Wednesday, September 26, 2018 | ePaper
Extensive Influence of Iranian Literature
Zal clutches hold of the tress and kisses it:
Zal rubbed the musk secured tress and kiss it; sound of kiss is heard by the bride.
Zal ascended the rampart and reached the top of the balcony and addressing Rudaba he expressed his apprehension of the emperor and his father Sam. He says:
The General said to the moonfaced lady
Oh, silver-like deodar, you are a mask scented being.
When emperor Manucheher will hear the story
He will not honor it,
Neither Sam Nariman approves the same.
Rather, he will furiously stretch out his hand to seize me.
But I don't care for my life
Wearing of shroud is an insignificant face to be,
I will bow down to the will of God alone,
And when He approves, I will take hold of your hand.
Rudaba gives her consent and agrees to the proposal.
Rudaba replies that I too accept
The proposal according to religion and nature.
No one else can be my master,
May the creator of universe be witness to my words.
Influence of Iranian literature even on a rustic poet of Bengal as so interesting. The difference remains only of national characteristic. Where Rudaba asserts her love, Mohua only softly condescends. Guardians of both the couples were bostile. Distance in both the cases was of religious belief. In the case of Zal and Rudaba, commenting factor is surrender to the Will of God and in the case of Mohua, it is malice that takes upper hand.
Episodic tradition of human interest introduced in Bengali literature by the influence of Iran was very important. So, in our literature the technique and finer sentiments of aesthetics became so high. Even our rustic poets displayed such fine sentiments in our episodes. 'Mohua' presents such an example. Let us see.
Mohua fled away with Nadiarchand and wandered different places to have a place for habitation. After all, they got a place. Nadiarchand informs Mohua and says:
La' a beautiful liver ripples here,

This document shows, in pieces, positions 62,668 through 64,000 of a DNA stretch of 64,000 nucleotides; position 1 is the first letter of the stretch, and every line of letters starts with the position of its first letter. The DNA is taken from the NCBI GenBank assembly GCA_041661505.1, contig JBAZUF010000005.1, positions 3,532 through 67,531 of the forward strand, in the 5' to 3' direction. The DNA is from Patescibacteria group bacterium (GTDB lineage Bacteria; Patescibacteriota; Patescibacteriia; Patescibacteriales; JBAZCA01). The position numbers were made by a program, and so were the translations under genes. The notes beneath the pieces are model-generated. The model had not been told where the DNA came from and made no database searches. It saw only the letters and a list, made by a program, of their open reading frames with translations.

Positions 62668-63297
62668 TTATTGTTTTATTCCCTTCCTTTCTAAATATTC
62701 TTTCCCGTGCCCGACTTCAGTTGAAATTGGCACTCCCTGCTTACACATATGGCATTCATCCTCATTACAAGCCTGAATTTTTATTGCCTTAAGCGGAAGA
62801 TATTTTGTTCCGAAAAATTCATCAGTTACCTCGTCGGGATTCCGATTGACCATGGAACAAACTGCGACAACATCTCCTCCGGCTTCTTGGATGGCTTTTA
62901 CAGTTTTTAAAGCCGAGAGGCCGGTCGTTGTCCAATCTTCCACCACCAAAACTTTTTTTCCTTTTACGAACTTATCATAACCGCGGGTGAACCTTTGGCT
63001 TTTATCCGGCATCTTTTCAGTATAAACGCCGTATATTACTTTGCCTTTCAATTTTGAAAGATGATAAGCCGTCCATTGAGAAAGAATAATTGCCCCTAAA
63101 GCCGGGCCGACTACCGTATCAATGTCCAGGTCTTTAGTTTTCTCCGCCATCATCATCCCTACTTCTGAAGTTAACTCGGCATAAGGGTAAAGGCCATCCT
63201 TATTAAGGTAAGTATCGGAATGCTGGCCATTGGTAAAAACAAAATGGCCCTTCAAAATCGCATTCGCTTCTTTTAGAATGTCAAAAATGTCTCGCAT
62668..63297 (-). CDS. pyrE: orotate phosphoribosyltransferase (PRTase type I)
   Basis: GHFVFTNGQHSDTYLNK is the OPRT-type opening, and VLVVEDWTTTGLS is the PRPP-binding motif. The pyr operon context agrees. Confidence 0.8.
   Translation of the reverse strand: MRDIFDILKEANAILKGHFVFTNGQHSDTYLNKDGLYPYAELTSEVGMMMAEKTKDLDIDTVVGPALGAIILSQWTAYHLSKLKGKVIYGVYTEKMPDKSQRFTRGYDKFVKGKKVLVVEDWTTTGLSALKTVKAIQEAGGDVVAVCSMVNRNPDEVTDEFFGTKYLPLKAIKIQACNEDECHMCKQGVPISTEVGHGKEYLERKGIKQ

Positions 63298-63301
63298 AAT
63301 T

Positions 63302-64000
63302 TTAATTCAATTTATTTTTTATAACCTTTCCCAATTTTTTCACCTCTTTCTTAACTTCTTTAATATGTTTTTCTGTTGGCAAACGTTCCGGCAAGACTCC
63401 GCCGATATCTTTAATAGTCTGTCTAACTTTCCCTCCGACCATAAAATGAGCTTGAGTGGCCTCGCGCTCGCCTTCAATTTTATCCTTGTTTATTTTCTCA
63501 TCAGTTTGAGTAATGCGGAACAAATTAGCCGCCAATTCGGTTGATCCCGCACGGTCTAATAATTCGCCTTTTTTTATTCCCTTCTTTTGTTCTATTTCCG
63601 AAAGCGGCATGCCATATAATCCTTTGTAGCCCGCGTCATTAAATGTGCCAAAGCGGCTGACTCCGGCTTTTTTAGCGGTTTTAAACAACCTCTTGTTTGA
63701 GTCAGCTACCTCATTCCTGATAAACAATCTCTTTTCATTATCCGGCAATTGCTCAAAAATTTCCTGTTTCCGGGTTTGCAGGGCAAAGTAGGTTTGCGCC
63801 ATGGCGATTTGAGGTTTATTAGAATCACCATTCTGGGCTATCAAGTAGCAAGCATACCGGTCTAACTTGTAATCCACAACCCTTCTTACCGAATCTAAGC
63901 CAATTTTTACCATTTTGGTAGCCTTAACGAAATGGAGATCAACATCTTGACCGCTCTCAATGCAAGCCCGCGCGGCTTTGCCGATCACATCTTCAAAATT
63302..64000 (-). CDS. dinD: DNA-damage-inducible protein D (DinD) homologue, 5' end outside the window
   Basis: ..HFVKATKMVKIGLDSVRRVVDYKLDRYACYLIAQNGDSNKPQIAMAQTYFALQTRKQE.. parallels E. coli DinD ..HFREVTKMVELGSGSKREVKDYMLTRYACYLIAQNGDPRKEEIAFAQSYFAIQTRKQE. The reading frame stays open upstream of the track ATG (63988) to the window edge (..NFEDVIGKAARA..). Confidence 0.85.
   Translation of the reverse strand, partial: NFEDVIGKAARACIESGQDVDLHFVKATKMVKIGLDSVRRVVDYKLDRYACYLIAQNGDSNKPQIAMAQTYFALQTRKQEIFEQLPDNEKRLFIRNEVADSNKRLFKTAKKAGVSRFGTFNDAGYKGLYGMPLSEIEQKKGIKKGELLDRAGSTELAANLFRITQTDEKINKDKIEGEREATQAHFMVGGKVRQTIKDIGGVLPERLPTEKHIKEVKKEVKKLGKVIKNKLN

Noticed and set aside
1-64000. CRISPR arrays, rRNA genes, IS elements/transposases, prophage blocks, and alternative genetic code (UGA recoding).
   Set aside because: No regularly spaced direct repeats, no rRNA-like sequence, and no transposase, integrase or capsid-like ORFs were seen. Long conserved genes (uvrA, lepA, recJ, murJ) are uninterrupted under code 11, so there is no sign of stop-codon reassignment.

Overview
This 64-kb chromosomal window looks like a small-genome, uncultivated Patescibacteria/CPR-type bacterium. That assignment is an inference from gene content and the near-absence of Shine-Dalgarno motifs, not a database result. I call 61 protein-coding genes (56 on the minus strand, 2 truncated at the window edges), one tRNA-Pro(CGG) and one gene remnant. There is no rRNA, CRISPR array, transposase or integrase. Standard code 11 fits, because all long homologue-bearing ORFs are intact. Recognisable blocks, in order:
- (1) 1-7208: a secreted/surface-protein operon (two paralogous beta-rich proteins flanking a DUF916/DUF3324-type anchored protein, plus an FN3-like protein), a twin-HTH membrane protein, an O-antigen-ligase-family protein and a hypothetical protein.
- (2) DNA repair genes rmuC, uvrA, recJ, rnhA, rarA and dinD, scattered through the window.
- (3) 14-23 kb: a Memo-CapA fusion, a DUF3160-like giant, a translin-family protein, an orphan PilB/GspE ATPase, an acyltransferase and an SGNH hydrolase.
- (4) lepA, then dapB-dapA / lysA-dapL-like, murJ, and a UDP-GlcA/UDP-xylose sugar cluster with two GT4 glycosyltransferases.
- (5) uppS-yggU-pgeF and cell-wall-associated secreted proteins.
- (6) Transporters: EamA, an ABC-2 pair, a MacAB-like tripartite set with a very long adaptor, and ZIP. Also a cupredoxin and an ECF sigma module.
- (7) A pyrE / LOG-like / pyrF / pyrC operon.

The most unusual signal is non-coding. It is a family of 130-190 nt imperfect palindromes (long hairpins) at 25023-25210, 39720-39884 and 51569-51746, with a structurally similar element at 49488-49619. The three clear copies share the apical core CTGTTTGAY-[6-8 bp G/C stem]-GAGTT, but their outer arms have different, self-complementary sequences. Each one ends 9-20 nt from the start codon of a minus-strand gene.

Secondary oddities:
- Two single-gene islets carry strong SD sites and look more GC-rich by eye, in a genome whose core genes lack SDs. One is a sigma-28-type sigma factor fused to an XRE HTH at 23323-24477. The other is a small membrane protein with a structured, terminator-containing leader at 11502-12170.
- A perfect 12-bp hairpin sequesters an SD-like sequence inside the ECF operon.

This is the place where we will make habitation of our own,
Red flowers are around and ripe fruits in trees.
Of my live, here are springs of sweet water too.
But one day the hostile band of gypsies found them out. One evening Mahua heard the sound of a lute. She recognized it to be the beckoning of her companion and confident, Palong. Mohua said her love that:
The lute that you have heard in distance wood,
Is nothing but the sign of gypsies.
My friend and confident Palong
Have alerted with the sound of lute.
So, my master, sleep on my bosom for the night,
Tomorrow morning I will not see you again.
The night is over; stars vanish in the sky,
Both of them came out and stand on the courtyard.
They saw around themselves the gypsies like hunting dogs. Homra, the leader stands in front of them and asks Mohua to stab the enemy of the gypsies. He entreats her to murder him and marry Sujon, a young man of his group and come with them. Mohua denies that it is impossible to stab her husband. Sujon is in comparison like a glow warm in front of the Sun and moon. Furious leader Homra hands over a poisonous dagger to Mohua and ordered her to stab Nadiarchand to death. Taking the dagger in her hands Mohua addresses her husband Nadiarchand and her friend, a confident Palong:
Oh my dear husband, hear me,
And give Mohua permission of departure for good
And oh my friend Palong listen to me.
After the address Mohua stabbed herself to death with the poisonous dagger, gypsies then fell upon Nadiarchand and murdered him.
The leader of the group, Homra at the end realized the inhuman crime he had committed and addressing the gypsies he lamented the death of Mohua, whom he reared as a six month's child and fostered her to youth. He also lamented for Nadiarchand who loved so dearly his child Mohua.
He then seeks the permission for his perpetual departure from the band of gypsies and ordered followers to bury the lovers.
The companion Palong could not leave the dead lovers. She stayed near their tomb and wept for long.
Our rustic poet concludes thus:
The earth softens with tears of friend Palong,
And here we conclude our story of Nadiarchand.
'Mohua' is a great episodic tragedy. It can be compared with Iranian masterpieces of 'Shireen-Khusro' and 'Laila-Majnun' written by great epic poet Nizami. n
(Iranian influence on the aesthetic aspects of our life)